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How Can I Force My Co-op Board to Fix a Ceiling Leak?

Q: We bought an apartment on the top floor of a co-op in Yorkville in April 2020. After living there for a while, we moved out and now rent it out to a tenant. Once or twice a year, the ceiling leaks during rainstorms. We always notify the super and the management company, the super “finds” a problem and “fixes” it, our ceiling is patched and we go on with our lives. But it keeps happening. I’m worried there might be mold or structural damage, and apparently it leaked into the elevator shaft. What can I do to pressure them to get a more thorough evaluation and permanent fix?

A: Ceiling leaks can lead to much bigger problems if they aren’t fixed, so they must be addressed properly for the good of your unit and your building. You need an evaluation by a professional who’s experienced in finding leaks, typically an engineer.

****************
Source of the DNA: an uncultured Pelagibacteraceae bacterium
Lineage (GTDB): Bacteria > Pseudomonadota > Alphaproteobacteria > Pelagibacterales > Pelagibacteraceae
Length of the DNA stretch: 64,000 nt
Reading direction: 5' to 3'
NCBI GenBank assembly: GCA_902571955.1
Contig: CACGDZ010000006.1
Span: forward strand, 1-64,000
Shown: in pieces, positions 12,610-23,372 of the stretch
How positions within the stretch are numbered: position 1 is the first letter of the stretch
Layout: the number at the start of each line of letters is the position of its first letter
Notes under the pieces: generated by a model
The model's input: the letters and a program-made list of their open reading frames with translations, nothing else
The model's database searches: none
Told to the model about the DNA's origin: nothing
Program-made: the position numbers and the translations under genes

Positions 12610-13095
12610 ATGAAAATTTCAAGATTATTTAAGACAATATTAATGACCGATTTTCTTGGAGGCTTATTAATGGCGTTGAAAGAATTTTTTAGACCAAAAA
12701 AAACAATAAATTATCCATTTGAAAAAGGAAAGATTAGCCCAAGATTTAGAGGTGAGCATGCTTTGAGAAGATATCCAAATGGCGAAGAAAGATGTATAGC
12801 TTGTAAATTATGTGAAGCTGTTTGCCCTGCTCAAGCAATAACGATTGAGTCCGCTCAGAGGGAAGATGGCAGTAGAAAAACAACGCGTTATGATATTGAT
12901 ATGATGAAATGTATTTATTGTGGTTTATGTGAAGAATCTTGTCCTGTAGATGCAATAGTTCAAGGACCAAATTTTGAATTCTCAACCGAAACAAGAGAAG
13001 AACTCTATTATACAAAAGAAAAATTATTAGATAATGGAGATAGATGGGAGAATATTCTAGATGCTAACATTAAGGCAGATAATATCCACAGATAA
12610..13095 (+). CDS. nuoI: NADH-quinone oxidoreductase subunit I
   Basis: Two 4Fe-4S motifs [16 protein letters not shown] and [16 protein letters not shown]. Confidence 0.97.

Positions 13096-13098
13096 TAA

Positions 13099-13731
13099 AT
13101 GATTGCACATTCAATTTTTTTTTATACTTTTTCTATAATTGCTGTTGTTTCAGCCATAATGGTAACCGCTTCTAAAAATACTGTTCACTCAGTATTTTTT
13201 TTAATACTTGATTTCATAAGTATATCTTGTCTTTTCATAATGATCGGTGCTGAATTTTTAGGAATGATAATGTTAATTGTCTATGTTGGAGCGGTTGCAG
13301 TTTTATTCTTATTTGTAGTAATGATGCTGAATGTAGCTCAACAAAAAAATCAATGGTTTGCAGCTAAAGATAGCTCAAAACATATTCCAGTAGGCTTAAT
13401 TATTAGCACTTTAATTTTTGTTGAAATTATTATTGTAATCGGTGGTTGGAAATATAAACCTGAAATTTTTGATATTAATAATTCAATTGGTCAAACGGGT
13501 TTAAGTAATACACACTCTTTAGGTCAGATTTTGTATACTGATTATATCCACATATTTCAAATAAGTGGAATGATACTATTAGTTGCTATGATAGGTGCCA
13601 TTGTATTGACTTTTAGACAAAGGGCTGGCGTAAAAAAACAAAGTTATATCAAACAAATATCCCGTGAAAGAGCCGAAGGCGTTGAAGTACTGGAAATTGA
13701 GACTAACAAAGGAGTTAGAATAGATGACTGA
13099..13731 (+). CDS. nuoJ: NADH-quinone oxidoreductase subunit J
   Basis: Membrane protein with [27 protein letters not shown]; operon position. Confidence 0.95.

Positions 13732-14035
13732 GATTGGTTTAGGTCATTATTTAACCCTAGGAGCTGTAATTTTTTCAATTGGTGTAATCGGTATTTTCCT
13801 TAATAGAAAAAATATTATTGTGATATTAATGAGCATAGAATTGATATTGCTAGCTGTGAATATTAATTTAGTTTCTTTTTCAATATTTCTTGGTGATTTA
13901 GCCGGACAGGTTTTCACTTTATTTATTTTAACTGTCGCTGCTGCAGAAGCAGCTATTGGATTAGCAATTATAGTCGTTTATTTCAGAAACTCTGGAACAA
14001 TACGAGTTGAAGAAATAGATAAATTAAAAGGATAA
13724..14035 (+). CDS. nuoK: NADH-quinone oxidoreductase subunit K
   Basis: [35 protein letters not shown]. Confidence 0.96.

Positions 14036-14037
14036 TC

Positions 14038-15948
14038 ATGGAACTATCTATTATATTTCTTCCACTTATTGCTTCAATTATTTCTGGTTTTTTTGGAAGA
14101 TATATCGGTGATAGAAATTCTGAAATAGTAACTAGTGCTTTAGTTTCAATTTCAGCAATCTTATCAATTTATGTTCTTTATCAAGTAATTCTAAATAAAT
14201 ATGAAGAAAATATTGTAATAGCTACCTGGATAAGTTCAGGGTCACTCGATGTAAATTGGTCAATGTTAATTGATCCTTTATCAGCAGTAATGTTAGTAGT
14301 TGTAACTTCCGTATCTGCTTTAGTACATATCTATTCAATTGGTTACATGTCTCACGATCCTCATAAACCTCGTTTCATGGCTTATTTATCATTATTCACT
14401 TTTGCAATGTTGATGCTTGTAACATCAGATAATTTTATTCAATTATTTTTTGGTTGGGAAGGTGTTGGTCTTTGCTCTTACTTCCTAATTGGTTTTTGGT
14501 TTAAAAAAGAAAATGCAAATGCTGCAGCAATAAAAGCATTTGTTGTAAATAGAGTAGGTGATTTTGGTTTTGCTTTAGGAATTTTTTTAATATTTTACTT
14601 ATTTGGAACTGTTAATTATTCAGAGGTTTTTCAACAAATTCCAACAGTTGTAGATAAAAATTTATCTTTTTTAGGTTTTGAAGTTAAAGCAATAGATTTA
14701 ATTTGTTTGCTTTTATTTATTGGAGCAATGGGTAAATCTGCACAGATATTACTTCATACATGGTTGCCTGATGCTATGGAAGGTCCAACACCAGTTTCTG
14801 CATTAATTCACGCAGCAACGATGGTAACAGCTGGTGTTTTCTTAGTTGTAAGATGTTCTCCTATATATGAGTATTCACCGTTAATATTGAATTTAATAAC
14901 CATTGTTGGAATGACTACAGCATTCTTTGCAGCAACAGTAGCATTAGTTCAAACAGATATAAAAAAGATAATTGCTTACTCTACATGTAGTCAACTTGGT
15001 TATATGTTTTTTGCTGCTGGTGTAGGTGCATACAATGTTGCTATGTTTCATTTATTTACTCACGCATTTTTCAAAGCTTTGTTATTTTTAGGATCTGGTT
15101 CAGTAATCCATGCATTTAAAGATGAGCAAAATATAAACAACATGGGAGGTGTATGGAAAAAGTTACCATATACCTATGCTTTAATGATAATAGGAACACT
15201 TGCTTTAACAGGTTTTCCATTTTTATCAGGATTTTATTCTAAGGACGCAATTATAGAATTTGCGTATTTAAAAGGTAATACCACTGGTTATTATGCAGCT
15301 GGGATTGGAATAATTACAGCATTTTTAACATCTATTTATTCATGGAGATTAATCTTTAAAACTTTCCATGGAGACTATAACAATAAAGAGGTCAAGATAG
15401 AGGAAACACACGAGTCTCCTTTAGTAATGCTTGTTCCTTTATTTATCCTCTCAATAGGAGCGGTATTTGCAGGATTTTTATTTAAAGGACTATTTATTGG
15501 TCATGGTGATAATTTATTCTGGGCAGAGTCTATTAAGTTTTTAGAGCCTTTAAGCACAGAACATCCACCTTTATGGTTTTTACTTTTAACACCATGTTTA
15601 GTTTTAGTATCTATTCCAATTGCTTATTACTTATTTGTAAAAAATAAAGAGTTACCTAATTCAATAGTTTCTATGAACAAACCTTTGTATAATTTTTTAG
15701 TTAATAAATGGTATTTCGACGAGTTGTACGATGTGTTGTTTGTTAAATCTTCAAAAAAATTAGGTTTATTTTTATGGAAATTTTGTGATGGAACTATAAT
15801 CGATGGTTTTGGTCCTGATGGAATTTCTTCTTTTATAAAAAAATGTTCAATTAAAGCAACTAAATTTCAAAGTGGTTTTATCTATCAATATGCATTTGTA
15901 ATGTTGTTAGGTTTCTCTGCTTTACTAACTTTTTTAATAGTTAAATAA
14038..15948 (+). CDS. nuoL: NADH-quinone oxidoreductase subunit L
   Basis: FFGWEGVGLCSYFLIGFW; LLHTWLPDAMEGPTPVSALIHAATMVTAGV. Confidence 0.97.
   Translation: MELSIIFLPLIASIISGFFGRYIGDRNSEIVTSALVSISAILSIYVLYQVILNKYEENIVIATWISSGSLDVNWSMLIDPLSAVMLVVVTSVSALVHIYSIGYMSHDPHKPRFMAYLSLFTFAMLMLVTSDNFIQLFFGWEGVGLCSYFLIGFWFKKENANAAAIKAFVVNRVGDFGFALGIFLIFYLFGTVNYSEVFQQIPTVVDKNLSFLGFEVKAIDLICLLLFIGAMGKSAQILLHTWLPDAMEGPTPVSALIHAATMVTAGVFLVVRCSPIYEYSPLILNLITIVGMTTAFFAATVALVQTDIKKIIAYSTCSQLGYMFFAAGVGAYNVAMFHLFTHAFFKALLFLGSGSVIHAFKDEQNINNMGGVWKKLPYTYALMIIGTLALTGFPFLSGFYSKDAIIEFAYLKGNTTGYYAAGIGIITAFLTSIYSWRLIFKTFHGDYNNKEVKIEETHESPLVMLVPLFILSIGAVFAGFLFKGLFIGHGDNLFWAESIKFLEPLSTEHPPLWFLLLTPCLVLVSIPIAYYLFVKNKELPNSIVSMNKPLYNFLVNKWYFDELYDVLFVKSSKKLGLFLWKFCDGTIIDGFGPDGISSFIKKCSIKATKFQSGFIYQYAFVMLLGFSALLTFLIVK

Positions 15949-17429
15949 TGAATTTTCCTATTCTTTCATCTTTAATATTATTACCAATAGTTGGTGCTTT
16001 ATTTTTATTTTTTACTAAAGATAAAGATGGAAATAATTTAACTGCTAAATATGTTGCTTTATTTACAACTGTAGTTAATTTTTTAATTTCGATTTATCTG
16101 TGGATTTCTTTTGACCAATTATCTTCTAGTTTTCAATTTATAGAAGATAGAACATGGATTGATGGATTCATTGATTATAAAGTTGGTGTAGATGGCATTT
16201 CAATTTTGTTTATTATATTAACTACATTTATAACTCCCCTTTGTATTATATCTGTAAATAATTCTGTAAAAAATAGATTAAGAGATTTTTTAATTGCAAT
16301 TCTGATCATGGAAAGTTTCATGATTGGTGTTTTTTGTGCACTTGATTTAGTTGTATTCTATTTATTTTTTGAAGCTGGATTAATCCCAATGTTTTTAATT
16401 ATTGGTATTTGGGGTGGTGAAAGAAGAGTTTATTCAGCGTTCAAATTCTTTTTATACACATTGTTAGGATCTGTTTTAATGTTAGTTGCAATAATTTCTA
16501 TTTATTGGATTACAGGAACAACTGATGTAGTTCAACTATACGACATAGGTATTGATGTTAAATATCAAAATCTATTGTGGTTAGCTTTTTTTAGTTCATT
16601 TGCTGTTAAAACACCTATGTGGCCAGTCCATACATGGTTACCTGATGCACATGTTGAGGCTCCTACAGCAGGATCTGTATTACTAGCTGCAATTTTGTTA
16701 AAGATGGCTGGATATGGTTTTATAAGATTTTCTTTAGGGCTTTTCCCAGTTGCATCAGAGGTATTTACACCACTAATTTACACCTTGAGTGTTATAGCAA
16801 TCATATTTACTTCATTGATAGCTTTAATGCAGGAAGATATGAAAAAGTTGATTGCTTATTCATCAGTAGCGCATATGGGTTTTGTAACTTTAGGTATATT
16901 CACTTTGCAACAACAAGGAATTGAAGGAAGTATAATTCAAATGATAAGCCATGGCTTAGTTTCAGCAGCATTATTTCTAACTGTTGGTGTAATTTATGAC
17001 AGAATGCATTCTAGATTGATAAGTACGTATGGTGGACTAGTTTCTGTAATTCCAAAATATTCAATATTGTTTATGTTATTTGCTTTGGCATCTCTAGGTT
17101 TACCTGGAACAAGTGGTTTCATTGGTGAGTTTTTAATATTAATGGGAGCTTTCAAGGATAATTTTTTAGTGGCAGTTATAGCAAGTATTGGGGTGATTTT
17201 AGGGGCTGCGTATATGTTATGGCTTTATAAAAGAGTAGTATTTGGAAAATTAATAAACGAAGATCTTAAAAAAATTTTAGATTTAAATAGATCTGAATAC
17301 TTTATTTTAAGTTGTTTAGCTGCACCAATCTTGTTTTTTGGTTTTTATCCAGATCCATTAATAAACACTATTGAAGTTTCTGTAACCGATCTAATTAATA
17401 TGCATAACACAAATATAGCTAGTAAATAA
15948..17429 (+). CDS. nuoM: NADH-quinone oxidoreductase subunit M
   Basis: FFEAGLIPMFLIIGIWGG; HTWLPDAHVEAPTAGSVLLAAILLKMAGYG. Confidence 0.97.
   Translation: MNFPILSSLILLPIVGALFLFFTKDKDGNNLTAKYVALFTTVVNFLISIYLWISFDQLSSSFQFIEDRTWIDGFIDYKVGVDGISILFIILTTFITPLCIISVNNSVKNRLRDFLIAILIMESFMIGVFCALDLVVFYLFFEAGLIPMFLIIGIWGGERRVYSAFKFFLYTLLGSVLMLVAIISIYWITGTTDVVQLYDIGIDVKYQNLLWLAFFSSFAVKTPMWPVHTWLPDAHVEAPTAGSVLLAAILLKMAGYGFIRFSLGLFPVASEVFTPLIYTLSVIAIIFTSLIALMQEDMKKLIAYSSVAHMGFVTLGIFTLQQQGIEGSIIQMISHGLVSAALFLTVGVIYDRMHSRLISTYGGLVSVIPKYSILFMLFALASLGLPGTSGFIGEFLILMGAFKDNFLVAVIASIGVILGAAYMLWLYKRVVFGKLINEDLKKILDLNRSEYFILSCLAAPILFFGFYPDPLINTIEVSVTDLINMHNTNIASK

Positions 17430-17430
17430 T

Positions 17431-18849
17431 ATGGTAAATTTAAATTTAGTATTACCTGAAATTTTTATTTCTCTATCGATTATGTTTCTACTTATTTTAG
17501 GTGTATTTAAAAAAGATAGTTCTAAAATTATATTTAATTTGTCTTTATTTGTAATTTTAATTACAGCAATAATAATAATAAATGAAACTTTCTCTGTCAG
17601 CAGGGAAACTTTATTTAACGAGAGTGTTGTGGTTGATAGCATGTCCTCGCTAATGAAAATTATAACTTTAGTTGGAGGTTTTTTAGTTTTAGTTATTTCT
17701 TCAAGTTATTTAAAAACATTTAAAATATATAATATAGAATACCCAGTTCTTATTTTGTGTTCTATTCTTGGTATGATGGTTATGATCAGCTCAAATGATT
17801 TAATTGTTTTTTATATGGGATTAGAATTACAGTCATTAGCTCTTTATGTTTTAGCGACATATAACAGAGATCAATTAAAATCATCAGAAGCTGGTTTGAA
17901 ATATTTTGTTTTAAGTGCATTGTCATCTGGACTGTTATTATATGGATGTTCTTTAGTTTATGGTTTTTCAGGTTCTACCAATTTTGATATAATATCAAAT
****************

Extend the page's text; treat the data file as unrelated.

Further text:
Reaching out to your managing agent was a good first step. Document the dates of contact, and the response you did or didn’t receive. Managing agents often have many buildings in their portfolio, and shareholders’ concerns aren’t always addressed promptly.

Hire a lawyer to draft a letter to the co-op’s board of directors and to the managing agent. Tell them you are aware of the leak, make clear that it is a recurring problem, describe the damage it is causing, and note that your repeated efforts to address the issue have failed to result in a professional evaluation. “In many instances, a lawyer’s letter will get the attention of the building,” said Lawrence Chaifetz, a real estate lawyer with Chaifetz & Chaifetz LLC.

The co-op board of directors has a fiduciary responsibility to take care of the building, which is why they must respond. “I think the most important thing is to impress upon the board their responsibility in addressing it,” said Lorraine Nadel, a lawyer with the firm Nadel & Ciarlo, who handles real estate disputes and litigation.

If the board doesn’t respond to the lawyer’s letter, you can call 311 to report the leaks. If a city inspector visits, it could result in a building violation — or, if the inspector finds other problems, unrelated violations. Just be aware that this could damage your relationship with the board.

Litigation is the next step, and is not uncommon if the board is dysfunctional or if there is no money for repairs, Ms. Nadel said.

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